# Adding an arbitrary line to a matplotlib plot in ipython notebook

I'm rather new to both python/matplotlib and using it through the ipython notebook. I'm trying to add some annotation lines to an existing graph and I can't figure out how to render the lines on a graph. So, for example, if I plot the following:

``````import numpy as np
np.random.seed(5)
x = arange(1, 101)
y = 20 + 3 * x + np.random.normal(0, 60, 100)
p =  plot(x, y, "o")
``````

I get the following graph: So how would I add a vertical line from (70,100) up to (70,250)? What about a diagonal line from (70,100) to (90,200)?

I've tried a few things with `Line2D()` resulting in nothing but confusion on my part. In `R` I would simply use the segments() function which would add line segments. Is there an equivalent in `matplotlib`?

You can directly plot the lines you want by feeding the `plot` command with the corresponding data (boundaries of the segments):

`plot([x1, x2], [y1, y2], color='k', linestyle='-', linewidth=2)`

(of course you can choose the color, line width, line style, etc.)

``````import numpy as np
import matplotlib.pyplot as plt

np.random.seed(5)
x = np.arange(1, 101)
y = 20 + 3 * x + np.random.normal(0, 60, 100)
plt.plot(x, y, "o")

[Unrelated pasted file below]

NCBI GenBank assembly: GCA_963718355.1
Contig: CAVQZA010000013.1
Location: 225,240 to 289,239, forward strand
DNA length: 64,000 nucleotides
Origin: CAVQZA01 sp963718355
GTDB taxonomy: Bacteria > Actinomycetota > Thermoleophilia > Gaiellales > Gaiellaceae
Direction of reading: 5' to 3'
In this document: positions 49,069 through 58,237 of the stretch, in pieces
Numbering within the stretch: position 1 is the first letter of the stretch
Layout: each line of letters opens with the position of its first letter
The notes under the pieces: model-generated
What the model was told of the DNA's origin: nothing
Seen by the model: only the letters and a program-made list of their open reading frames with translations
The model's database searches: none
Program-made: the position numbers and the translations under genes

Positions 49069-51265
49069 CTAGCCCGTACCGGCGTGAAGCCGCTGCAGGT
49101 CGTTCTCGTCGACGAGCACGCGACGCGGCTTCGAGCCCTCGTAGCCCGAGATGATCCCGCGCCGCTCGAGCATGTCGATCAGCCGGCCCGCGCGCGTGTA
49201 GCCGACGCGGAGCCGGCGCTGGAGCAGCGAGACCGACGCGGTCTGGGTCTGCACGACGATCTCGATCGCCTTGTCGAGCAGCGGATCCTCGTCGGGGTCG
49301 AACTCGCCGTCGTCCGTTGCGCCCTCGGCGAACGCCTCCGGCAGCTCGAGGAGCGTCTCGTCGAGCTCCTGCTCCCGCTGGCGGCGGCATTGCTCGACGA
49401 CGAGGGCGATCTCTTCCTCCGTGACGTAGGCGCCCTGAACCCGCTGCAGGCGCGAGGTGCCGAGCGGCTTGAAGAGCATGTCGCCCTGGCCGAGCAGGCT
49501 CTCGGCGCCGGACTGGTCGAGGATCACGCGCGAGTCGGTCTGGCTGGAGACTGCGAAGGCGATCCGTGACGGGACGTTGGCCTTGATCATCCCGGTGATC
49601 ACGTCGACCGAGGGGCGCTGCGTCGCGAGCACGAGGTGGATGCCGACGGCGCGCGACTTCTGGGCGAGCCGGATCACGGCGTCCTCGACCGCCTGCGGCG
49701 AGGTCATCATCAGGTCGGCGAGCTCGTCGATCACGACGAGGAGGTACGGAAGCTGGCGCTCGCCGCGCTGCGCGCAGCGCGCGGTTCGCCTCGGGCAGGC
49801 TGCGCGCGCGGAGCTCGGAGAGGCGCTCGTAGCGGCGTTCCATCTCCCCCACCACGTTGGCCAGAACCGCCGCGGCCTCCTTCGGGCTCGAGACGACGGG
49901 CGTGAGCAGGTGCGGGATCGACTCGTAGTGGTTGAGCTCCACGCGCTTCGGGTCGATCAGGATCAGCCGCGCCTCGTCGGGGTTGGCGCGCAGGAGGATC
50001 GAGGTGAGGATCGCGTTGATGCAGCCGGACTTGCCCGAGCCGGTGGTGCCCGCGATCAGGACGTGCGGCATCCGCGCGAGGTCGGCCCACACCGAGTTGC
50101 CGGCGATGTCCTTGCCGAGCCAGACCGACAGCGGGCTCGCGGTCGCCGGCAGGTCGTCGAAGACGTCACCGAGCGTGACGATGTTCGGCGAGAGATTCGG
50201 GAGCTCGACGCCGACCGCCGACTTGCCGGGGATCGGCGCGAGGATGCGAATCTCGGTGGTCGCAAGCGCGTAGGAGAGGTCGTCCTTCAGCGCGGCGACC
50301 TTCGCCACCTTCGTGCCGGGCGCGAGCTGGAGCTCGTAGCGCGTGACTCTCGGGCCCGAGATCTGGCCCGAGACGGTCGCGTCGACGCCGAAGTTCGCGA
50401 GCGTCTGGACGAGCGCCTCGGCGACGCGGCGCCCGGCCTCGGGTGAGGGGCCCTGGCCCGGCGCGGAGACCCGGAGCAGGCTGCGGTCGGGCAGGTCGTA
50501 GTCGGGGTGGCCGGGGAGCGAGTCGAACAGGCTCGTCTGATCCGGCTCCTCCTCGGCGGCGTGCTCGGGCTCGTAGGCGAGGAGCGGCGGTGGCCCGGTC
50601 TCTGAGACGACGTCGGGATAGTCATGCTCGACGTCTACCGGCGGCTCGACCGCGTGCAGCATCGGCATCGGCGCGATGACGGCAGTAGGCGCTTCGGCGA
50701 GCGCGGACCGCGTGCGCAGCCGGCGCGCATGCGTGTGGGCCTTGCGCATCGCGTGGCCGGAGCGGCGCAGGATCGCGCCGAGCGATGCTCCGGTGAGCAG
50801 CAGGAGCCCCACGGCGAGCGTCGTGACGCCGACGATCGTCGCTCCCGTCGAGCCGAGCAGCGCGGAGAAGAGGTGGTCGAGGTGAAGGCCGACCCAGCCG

# draw vertical line from (70,100) to (70, 250)
plt.plot([70, 70], [100, 250], 'k-', lw=2)

# draw diagonal line from (70, 90) to (90, 200)
plt.plot([70, 90], [90, 200], 'k-')

plt.show()
`````` • great answer with excellent and complete illustrations! many many thanks! – JD Long Oct 15 '12 at 11:38
• Minor correction, the code above should read `x = np.arange(1, 101)`. – W.P. McNeill Aug 17 '13 at 18:37
• This will not draw a line, but only a segment. The question how to draw a line throw two given points remains unanswered. – Alexey Apr 6 '16 at 19:57
• @Rmano you can avoid the segments to be taken in account in the legend by adding a label argument starting with "_". Ex: `plt.plot([70, 70], [100, 250], 'k-', lw=2, label="_not in legend")` – gcalmettes Oct 29 '16 at 5:40
• The fact that `90` is used both as `x2` and and `y1` leads to a lot of ambiguity. For anyone viewing this, note that `[70, 90]` does not refer to a single point at location `x1,y1`. For reference, here are the meanings of the values: `[x1: 70, x2: 90], [y1: 90, y2: 200]` – pookie Dec 14 '18 at 10:21

It's not too late for the newcomers.

``````plt.axvline(x, color='r')
``````

It takes the range of y as well, using ymin and ymax.

• The min/max parameters of axhline and axvline are scalar values between 0 and 1 that plot lines in reference to the plot's edge. Although a good tool, it's probably not a the best solution to the author's problem statement of drawing annotation lines. – binarysubstrate Dec 26 '14 at 20:06
• This is perfect for wanting to add an annotation line in the background that spans the whole graph. If I use the chosen solution above to draw a vertical line at x=1, I have to specify the min and max y, and then the plot resizes automatically with a buffer, so the line doesn't stretch across the entire plot, and that's a hassle. This is more elegant and doesn't resize the plot. – Bonnie Apr 3 '16 at 22:02

Using `vlines`:

``````import numpy as np